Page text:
Many readers have focused on Francis's comments on homosexuality, abortion, and contraception. He said, "We cannot insist only on issues related to abortion, gay marriage and the use of contraceptive methods. This is not possible. I have not spoken much about these things, and I was reprimanded for that. But when we speak about these issues, we have to talk about them in a context. The teaching of the church, for that matter, is clear and I am a son of the church, but it is not necessary to talk about these issues all the time." He explained that the dogmatic and moral teachings of the church are not all equivalent. Instead of focusing on controversial issues all the time, he wants to give primacy to the preaching of the gospel: "A beautiful homily, a genuine sermon must begin with the first proclamation, with the proclamation of salvation. There is nothing more solid, deep and sure than this proclamation. Then you have to do catechesis. Then you can draw even a moral consequence. But the proclamation of the saving love of God comes before moral and religious imperatives. Today sometimes it seems that the opposite order is prevailing."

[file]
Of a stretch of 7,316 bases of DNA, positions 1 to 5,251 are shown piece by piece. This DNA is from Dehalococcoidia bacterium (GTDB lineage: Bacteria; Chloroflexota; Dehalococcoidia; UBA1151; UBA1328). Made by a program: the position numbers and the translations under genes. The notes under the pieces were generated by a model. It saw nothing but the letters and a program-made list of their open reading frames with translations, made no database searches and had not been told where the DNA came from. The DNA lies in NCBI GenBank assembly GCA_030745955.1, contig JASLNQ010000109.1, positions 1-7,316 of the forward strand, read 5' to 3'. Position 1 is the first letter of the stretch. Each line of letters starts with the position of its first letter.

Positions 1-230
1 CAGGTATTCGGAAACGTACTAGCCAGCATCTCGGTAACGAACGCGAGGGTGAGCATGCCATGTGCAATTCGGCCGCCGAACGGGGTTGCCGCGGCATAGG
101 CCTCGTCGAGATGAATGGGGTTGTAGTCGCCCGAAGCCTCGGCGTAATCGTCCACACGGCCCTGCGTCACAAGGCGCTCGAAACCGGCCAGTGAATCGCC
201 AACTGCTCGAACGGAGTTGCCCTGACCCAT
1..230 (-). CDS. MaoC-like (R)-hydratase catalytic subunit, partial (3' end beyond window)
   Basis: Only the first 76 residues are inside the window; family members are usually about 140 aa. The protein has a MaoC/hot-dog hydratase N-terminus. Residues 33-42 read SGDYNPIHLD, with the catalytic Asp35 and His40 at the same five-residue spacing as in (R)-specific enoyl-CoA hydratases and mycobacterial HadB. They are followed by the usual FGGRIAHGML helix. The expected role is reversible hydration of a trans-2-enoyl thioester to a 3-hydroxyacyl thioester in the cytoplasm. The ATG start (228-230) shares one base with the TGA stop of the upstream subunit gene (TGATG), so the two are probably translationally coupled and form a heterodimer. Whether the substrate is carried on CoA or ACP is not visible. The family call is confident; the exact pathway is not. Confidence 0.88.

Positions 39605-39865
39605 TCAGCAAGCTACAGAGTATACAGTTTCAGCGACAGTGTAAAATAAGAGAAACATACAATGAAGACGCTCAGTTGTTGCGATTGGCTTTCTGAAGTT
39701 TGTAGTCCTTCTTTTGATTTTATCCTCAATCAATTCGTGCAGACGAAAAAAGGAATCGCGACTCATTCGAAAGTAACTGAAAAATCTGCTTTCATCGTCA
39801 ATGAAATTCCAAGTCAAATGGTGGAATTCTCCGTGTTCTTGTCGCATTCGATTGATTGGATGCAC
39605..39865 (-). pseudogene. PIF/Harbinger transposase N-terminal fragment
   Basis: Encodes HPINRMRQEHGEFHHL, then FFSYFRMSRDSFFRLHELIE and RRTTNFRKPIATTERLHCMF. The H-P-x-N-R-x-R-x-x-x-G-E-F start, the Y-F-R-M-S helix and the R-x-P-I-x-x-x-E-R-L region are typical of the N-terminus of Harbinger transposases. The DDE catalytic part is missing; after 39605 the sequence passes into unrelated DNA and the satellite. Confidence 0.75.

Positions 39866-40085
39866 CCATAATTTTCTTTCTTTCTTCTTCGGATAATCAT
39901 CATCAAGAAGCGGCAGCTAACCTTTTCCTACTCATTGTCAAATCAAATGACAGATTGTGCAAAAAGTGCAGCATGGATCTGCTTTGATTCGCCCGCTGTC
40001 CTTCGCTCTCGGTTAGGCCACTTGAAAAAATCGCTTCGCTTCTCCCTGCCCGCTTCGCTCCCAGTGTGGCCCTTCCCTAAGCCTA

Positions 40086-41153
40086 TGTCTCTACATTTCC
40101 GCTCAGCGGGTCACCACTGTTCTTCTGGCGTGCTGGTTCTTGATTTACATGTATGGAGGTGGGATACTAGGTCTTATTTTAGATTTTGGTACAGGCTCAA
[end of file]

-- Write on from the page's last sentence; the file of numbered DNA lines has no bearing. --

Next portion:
Francis also said that the church lacks a profound theology of women. However, he also said, "I am wary of a solution that can be reduced to a kind of 'female machismo' [supremacy of women over men], because a woman has a different make-up than a man." But he also said that the church "cannot be herself without the woman and her role…. We have to work harder to develop a profound theology of the woman…. The feminine genius is needed wherever we make important decisions."
Pope Francis also talked about ecumenism, being hopeful rather than optimistic, his favorite poetry, literature, and films, and he even admitted to falling asleep while praying! He concluded with some remarks on prayer and the love and mercy of Christ: "Prayer for me is always a prayer full of memory, of recollection, even the memory of my own history or what the Lord has done in his church or in a particular parish…. But above all, I also know that the Lord remembers me. I can forget about him, but I know that he never, ever forgets me."